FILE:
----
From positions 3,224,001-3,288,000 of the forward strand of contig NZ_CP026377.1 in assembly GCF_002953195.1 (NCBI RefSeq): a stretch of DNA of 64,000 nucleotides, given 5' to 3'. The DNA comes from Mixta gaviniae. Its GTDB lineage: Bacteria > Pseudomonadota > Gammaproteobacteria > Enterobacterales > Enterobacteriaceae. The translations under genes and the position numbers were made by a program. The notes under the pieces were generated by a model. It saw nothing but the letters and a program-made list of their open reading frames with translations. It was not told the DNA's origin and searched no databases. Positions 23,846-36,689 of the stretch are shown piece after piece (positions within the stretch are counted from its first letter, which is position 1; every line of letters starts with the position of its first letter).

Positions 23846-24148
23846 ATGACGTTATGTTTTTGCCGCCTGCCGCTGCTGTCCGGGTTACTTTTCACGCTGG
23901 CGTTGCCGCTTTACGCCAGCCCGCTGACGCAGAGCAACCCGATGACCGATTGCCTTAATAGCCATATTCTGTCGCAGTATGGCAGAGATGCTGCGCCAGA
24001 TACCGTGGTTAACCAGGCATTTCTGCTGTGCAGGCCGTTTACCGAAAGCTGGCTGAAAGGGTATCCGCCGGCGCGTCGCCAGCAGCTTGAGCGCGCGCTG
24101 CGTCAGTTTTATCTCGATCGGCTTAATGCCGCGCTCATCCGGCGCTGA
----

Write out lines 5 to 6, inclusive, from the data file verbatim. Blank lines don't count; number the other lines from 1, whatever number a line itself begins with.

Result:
24001 TACCGTGGTTAACCAGGCATTTCTGCTGTGCAGGCCGTTTACCGAAAGCTGGCTGAAAGGGTATCCGCCGGCGCGTCGCCAGCAGCTTGAGCGCGCGCTG
24101 CGTCAGTTTTATCTCGATCGGCTTAATGCCGCGCTCATCCGGCGCTGA